T here were nerves and there were tears. And some can-this-really-be-happening-to-me moments, too, the kind he experienced at the NFL draft when his name was called with the Giants' 12th overall pick.
There's only one first-game experience, and Odell Beckham Jr.'s emotions ran the gamut. From pregame nerves in the locker room and during warm-ups, to tears of joy during the national anthem, to a feeling of exultation when he scored his first NFL touchdown .
"That feeling, that's something I can't even describe,'' Beckham said of his 15-yard touchdown catch with 10:02 to play, which turned out to be the winning score in the Giants' 30-20 win over the Falcons.
The emotions for fellow rookie Andre Williams were more subdued, in part because he'd already experienced his first-game moment in the regular-season opener. But like Beckham, who finally made his debut after recovering from a nagging hamstring problem, Williams had a first-game moment of sorts. After Rashad Jennings suffered a knee injury, he powered the running game in the second half and scored a touchdown for the second straight game.
Williams' 3-yard touchdown run late in the third quarter began the Giants' comeback from a 10-point deficit, and then Beckham's TD put them ahead for good. It was the Giants' third straight win heading into a crucial stretch of NFC East games against the Eagles and Cowboys.
That's a good look for the Giants' retooled offense, which is no longer "broken,'' as team president John Mara so succinctly declared after the 2013 team's 7-9 season. With Eli Manning looking more and more comfortable in Ben McAdoo's West Coast offense, the contributions from this year's rookie class put a nice exclamation point on this early-season surge.
Beckham showed the kind of speed and nifty route-running that convinced the Giants to take him with their highest pick of the Jerry Reese era.
With fans cheering him warmly as he jogged onto the field for the Giants' second series, he shook off the nerves with his first catch, a 7-yarder that moved the ball to the Atlanta 11 on the team's first touchdown drive. He added three more catches, including the touchdown reception on a double move that put him in perfect position to catch Manning's pass on the left side of the end zone.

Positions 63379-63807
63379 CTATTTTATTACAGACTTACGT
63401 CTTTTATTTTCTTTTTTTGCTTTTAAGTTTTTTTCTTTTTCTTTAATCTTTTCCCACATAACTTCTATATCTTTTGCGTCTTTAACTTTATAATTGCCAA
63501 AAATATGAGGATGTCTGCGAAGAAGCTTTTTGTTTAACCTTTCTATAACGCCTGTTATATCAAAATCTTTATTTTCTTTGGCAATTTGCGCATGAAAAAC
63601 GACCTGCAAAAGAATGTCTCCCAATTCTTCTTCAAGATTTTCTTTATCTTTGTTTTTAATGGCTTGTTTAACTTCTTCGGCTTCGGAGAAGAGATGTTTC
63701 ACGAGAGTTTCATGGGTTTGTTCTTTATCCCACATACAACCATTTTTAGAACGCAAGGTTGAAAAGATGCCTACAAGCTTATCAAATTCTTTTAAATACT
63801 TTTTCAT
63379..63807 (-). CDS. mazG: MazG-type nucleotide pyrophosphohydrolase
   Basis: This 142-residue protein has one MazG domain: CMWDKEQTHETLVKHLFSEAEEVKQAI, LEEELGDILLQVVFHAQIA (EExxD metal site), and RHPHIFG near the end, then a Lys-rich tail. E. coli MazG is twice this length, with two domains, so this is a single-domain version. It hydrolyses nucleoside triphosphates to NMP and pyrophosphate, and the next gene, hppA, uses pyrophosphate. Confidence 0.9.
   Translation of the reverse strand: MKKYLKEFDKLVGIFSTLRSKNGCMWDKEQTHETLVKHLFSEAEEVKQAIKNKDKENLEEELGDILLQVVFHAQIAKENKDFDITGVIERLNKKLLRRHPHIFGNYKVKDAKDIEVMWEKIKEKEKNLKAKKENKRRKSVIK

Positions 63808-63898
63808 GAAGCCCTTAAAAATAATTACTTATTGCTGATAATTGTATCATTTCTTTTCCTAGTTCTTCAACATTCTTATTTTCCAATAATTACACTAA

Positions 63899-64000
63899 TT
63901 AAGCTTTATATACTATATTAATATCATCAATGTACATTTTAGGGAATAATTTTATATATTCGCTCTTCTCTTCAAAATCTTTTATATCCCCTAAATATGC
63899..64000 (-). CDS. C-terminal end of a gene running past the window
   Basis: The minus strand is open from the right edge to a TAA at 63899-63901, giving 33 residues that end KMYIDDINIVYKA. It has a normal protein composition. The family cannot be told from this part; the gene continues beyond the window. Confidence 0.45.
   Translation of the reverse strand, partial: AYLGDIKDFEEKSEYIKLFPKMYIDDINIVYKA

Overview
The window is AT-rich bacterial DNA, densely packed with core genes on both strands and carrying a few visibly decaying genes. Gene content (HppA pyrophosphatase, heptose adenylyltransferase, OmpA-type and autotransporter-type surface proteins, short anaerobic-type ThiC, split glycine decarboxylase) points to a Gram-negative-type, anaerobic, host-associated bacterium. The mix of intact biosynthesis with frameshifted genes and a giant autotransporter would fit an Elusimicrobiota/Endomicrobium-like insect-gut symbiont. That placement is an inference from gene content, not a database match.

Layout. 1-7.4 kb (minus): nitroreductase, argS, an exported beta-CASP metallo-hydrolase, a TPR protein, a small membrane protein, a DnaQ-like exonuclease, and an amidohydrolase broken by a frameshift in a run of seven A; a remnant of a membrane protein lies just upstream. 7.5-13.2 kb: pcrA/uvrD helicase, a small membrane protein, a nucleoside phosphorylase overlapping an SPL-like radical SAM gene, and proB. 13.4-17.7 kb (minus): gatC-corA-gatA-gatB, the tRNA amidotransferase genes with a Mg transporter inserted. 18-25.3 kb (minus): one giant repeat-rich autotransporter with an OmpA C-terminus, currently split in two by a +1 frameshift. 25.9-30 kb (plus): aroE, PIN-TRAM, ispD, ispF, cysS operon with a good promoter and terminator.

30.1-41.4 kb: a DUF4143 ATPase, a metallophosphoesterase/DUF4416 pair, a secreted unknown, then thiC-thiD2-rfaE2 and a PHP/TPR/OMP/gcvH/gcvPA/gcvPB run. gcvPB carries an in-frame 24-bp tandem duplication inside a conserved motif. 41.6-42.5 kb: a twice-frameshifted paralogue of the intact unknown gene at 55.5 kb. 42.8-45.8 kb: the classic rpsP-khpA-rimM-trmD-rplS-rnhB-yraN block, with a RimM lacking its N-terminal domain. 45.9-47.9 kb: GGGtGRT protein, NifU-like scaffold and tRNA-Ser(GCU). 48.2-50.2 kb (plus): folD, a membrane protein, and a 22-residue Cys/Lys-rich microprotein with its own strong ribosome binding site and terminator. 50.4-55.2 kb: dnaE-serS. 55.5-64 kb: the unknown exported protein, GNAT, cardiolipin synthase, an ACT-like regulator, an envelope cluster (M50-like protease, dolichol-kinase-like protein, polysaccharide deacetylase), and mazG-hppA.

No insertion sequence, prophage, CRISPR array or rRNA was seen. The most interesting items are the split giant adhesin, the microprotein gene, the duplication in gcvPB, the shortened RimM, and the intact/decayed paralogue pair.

There was one other notable pass in Beckham's direction, and even though it fell incomplete, it sent an unmistakable message. Beckham ran a "go'' route down the left sideline and was in position to catch what likely would have been an 81-yard touchdown pass. Manning, under a heavy rush, wound up throwing the ball out of bounds. If he'd had more time, he'd have given Beckham a chance to make a play.
"I knew he had a 'go' route [but] I wasn't going to be able to sit there and wait for it,'' Manning said. "It looks bad on film, but under the circumstances, it's a throwaway.''
Even so, it had an impact on how the Falcons played Beckham the rest of the game. Because they had to respect his speed, cornerbacks gave him a bigger cushion, thus allowing him more room to maneuver. His touchdown reception reflected that more careful coverage.
Williams' challenge was a bit different but no less daunting. With Jennings suffering a left knee injury early in the second half, Williams suddenly was the feature back. Not a problem. He had 20 carries for 65 yards.
"He is a tough, hard-nosed runner. That's why he's here,'' coach Tom Coughlin said. "He can get himself low to the ground and has outstanding leg strength.''
Jennings himself couldn't have been more impressed.
"I was in here yelling and coaching him up from the TV,'' he said. "I'm happy to see him get his feet wet. He's going to continue to grow and be a dominant player in this league.''
It's a long way from here to dominant, but we get the idea. Same with Beckham, who flashed some of the potential the Giants first saw in him.
Two rookies, two impressive performances in yet another impressive win, and things are looking up for an offense that entered the season with more questions than answers. Beckham and Williams sure look like part of the solution.